The transfer rumour mill - even by its usual bonkers standards - has whirred into absolute overdrive today, with the future of a lovable Spaniard by the name of Juan Mata seemingly the focus of attention.
After a frantic couple of days in which speculation was mounting that Manchester United were preparing an offer for the Chelsea midfielder, reports this afternoon suggested that the Premier League champions had made a concrete bid in the region of £35 million - a club record, no less - for his signature.
Now, while that appears to be as far as things have gotten, if that and certain other gossip is to be believed, it seems that this is a move that is very likely to come off before the transfer window closes once again at the end of the month.
Personally, I believe that, if completed, Mata's signing would be an enormous positive for both Manchester United and David Moyes, with the Scot having obviously suffered a turbulent opening to his career in the Old Trafford dugout.
Not only should such a deal provide a timely morale boost to players and supporters alike, but Mata - Chelsea's best performer over recent seasons - should come with a real passion to prove himself and bounce back from a frustrating and ineffective season at Chelsea where he has seen his role and his very importance rapidly diminish under Jose Mourinho.
Mata's seemingly imminent switch to Manchester United also poses some interesting questions with regards to the status of current squad members at the club. While an uncharacteristically weak and undermanned United can scarcely afford to lose players, Mata's arrival will surely lead to eventual change in existing midfield personnel.
One such obvious change relates to the future of Shinji Kagawa, the Japanese international midfielder/playmaker who joined the club from Bundesliga outfit Borussia Dortmund during the summer of 2012.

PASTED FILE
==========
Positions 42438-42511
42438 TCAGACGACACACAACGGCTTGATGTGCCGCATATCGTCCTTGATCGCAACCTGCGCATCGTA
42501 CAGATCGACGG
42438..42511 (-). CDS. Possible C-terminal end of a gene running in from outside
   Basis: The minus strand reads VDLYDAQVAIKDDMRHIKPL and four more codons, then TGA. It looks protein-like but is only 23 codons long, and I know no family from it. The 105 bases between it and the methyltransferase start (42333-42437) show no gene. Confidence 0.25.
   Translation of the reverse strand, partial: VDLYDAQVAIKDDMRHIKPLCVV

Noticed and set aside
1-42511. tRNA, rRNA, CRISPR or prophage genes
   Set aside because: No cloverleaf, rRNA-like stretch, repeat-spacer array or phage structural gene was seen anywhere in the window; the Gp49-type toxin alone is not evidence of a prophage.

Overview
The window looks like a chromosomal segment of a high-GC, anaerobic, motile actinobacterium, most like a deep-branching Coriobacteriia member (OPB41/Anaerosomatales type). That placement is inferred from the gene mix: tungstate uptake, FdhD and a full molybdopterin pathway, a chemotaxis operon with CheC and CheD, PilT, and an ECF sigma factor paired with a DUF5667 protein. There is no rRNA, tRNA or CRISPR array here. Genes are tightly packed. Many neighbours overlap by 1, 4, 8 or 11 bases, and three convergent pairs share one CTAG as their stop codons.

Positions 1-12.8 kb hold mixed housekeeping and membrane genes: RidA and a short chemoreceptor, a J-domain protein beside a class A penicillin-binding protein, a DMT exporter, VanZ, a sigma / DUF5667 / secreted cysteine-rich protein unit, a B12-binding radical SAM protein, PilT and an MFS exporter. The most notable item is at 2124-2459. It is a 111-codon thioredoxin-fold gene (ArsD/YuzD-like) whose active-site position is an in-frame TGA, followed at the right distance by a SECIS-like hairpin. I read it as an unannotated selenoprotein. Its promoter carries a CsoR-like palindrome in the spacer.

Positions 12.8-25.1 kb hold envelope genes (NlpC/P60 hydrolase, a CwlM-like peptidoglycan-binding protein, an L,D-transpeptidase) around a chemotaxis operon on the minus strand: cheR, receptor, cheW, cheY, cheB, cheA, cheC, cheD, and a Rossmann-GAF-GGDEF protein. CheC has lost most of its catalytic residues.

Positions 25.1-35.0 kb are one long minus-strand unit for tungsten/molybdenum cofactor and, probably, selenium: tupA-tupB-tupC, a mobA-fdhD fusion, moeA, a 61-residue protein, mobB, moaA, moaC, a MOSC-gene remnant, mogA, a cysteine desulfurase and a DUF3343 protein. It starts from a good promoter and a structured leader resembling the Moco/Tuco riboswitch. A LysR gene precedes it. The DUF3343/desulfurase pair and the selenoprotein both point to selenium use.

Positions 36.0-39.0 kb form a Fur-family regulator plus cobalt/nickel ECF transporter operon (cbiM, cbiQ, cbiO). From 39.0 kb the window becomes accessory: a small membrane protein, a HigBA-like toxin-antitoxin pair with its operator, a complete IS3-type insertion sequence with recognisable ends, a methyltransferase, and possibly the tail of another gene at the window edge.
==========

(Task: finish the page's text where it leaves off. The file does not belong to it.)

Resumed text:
For the life of me, I just cannot see Kagawa having a future at Old Trafford if Moyes does indeed seal the deal for Mata. While Kagawa also retains that refreshing air of likability that sees fans willing him to succeed, he just has not done enough to impress in the Premier League.
While it could perhaps be said that he hasn't had ample opportunity playing in his preferred position, when Kagawa has been given the chance to show what he can do there he just has not done enough.
Mata has spent much of his disappointing 2013/14 campaign to date marooned in a largely unfamiliar wide position and the only way it seems likely that he would be willing to move to Manchester United is with assurances that he will be deployed in a familiar role. Otherwise, he would just be swapping one difficult situation for another.
With all of his attacking players fit and ready to play, one would presume that Moyes will be keen to deploy Robin van Persie as a central striker, with Wayne Rooney slightly withdrawn alongside Mata and Adnan Januzaj.
This would see Kagawa continue to look on from the substitute's bench. Now while it is of course important for clubs at all levels to ensure that they have sufficient cover and strength in depth to rely upon, it is incredibly difficult to see Kagawa, at this stage of his career, accepting such a bit-part existence.
Mata's arrival, if it comes to pass, must surely spell the end for Kagawa as a Manchester United player. I would hesitate to suggest that he would leave during the current window, but a summer move would seem likely.